|Roaster Location:||Sacramento, California|
|Review Date:||April 1997|
Depending on whether your palate reads the fermented notes as pleasantly fruity or disagreeably cloying, you could love or loath this coffee. If you think you might love it, ignore the rating, which deducts for the ferment. Under the impact of the dark roast the ferment turns lush, almost spicy. Displays the usual Indonesia virtue of solid body.
A mildly, perhaps pleasantly, fermented coffee that is impeccably roasted. Celebes (island) Kalossi (region and coffee name) are colonial Dutch names; the contemporary equivalents are Sulawesi (island) Toraja (region and coffee). Wet-processed by small growers by hand and rather haphazardly, Celebes (or Sulawesi) often displays
Who Should Drink It
Mavericks sure enough of their own tastes to makes mild ferment a virtue, like the mold on the deliberately rotted grapes that gives French Sauternes their special character. A mildly, perhaps pleasantly, fermented coffee like this one is a cultural conundrum. If some fancy folks in 19th-century France had thought it was a good thing to drink coffee from mildly fermented beans we might well find ourselves considering a coffee like this one a great delicacy. But they didn't and we don't. Ferment aside, the dark yet carbon-free roast of this coffee is impeccable.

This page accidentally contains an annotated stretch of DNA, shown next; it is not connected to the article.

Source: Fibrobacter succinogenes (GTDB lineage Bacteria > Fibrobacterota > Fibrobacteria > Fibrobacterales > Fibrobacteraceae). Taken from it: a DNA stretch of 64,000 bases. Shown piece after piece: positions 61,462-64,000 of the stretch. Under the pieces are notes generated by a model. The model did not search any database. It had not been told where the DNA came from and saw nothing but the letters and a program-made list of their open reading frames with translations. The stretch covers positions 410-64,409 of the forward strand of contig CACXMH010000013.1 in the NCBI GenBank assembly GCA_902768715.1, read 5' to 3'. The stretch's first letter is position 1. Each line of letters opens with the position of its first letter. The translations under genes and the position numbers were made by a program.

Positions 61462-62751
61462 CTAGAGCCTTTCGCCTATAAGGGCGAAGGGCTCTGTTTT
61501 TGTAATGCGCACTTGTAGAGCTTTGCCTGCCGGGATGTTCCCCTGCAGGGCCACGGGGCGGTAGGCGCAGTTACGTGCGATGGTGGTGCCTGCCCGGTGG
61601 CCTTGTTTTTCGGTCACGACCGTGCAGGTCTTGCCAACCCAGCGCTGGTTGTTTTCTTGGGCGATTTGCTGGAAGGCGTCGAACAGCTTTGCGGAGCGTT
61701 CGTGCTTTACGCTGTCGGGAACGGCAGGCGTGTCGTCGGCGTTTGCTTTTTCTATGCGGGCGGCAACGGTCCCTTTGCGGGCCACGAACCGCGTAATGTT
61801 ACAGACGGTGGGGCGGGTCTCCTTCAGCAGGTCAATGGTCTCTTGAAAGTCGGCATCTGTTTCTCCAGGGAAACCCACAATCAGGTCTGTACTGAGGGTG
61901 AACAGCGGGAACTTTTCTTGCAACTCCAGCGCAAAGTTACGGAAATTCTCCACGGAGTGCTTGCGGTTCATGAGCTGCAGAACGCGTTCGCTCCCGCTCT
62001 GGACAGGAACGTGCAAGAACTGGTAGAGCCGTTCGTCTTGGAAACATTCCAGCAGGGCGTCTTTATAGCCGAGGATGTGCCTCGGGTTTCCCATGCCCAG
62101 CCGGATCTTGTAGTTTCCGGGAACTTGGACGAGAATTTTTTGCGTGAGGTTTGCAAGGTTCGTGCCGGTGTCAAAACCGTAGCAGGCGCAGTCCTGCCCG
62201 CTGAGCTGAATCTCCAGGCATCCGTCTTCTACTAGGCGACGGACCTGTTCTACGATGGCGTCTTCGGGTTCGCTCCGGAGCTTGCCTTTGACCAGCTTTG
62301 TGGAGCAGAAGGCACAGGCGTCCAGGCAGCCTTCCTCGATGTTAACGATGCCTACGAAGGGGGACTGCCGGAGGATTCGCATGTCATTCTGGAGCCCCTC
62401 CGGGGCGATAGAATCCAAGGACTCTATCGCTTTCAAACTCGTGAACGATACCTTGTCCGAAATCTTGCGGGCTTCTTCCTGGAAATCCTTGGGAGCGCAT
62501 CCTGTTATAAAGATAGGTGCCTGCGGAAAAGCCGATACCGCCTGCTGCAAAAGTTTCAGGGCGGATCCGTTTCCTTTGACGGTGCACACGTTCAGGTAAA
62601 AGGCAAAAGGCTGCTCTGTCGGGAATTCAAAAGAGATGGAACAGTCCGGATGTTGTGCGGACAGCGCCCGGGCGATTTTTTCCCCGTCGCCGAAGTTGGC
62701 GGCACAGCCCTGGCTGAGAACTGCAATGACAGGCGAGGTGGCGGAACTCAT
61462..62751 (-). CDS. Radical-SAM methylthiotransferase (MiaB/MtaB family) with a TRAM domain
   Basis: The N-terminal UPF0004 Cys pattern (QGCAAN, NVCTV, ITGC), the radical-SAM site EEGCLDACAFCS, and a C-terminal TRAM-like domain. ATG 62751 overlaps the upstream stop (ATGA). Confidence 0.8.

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This review originally appeared in the April, 1997 tasting report: The Dark-Roast Controversy